Interview with Coretta Scott King
QUESTION 3
JACKIE SHEARER:

Now you've spoken about your feelings of Malcolm X's death. Do you recall any specific, um, um, comments or observations or feelings that your husband had on Malcolm's assassination?

CORETTA SCOTT KING:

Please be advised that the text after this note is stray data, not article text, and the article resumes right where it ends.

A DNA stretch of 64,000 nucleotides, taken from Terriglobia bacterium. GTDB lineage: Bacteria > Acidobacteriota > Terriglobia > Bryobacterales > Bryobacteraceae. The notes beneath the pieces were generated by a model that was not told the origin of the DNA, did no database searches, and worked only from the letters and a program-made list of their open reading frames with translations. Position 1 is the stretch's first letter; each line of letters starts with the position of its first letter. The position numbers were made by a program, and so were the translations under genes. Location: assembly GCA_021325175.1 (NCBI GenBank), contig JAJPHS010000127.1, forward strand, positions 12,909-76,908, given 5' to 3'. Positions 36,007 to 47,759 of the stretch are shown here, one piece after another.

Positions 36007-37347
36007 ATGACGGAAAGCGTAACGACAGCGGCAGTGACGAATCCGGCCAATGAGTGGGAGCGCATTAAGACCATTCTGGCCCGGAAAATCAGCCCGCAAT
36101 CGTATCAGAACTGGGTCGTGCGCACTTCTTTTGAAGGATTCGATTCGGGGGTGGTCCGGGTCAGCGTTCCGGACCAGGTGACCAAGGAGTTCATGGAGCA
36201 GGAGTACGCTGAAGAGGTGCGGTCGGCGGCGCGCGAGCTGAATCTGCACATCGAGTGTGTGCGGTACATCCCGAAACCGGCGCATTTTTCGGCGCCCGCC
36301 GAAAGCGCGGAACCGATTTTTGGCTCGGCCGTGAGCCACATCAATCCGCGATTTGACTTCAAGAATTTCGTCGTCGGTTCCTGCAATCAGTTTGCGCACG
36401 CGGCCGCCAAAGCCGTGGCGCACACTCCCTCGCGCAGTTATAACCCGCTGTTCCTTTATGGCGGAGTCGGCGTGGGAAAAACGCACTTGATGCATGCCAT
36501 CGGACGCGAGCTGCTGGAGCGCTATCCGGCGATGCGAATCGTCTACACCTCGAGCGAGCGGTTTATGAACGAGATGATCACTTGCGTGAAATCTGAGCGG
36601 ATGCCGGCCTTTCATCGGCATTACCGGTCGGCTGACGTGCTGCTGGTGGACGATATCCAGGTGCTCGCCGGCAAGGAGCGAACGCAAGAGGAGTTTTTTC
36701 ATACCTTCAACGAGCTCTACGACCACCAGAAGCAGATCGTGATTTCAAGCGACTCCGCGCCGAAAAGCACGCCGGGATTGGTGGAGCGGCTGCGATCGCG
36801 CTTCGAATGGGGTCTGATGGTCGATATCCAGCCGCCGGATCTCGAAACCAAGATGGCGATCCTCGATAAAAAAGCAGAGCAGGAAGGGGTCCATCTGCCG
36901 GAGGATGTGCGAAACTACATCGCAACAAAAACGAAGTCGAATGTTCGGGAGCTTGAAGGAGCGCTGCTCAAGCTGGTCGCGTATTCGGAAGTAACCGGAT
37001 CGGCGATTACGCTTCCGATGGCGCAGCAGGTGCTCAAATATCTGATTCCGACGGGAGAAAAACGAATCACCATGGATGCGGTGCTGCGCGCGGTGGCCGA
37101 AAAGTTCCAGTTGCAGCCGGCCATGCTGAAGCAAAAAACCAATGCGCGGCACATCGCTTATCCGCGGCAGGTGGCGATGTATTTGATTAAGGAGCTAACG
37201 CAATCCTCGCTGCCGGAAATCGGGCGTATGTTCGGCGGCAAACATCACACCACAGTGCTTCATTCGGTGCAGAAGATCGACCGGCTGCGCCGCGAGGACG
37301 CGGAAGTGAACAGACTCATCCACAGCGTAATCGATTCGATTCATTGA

Well, I'm, I'm, I am sure Martin had sim- similar feelings that I had, ah, I, I think when I first got the news, I wasn't near him so, you know, usually that's when you get these reactions. Ah, Martin, abhorred violence of any kind and particularly, ah, you know, assassinations of the leadership at all. Malcolm of course in '65 and, and, ah, Medgar Evers in '63 and in many ways it was, you know, it's like who was next? Ah, and in '65 while we were in Selma, ah, that was a time when Martin received numerous threats and I really feel that he had felt that something was going to happen to him in Selma that he might be killed in Selma. Ah, as a matter of fact, ah, when we were in Oslo, Norway in December of '64, ah, he talked about the fact that when we went into Selma which we had planned to do the first of January in 1965 and did, ah, to begin the voting rights campaign that somebody was going to get killed. And, ah, as we always did in the movement, we would, we would make jokes about these things. I mean, you know, this is the way, you, you kind of begin to accept the fact of the reality, ah, and he would say to people on the trip, "Well, you better have a good time and enjoy yourself because when we go to Selma somebody is going to get killed." And they had already sent people out to talk to the White community and they came back but, you know, the reports were not very good. So there was that strong feeling. And then as we were moving in Selma, you know, there was so many, many threats, ah, rumors of plots of his assassination that took place. And having had Malcolm's assassination to come while he was at Selma, I'm sure it reminded him more of the possibility of his own fate, you know, that ultimate fate.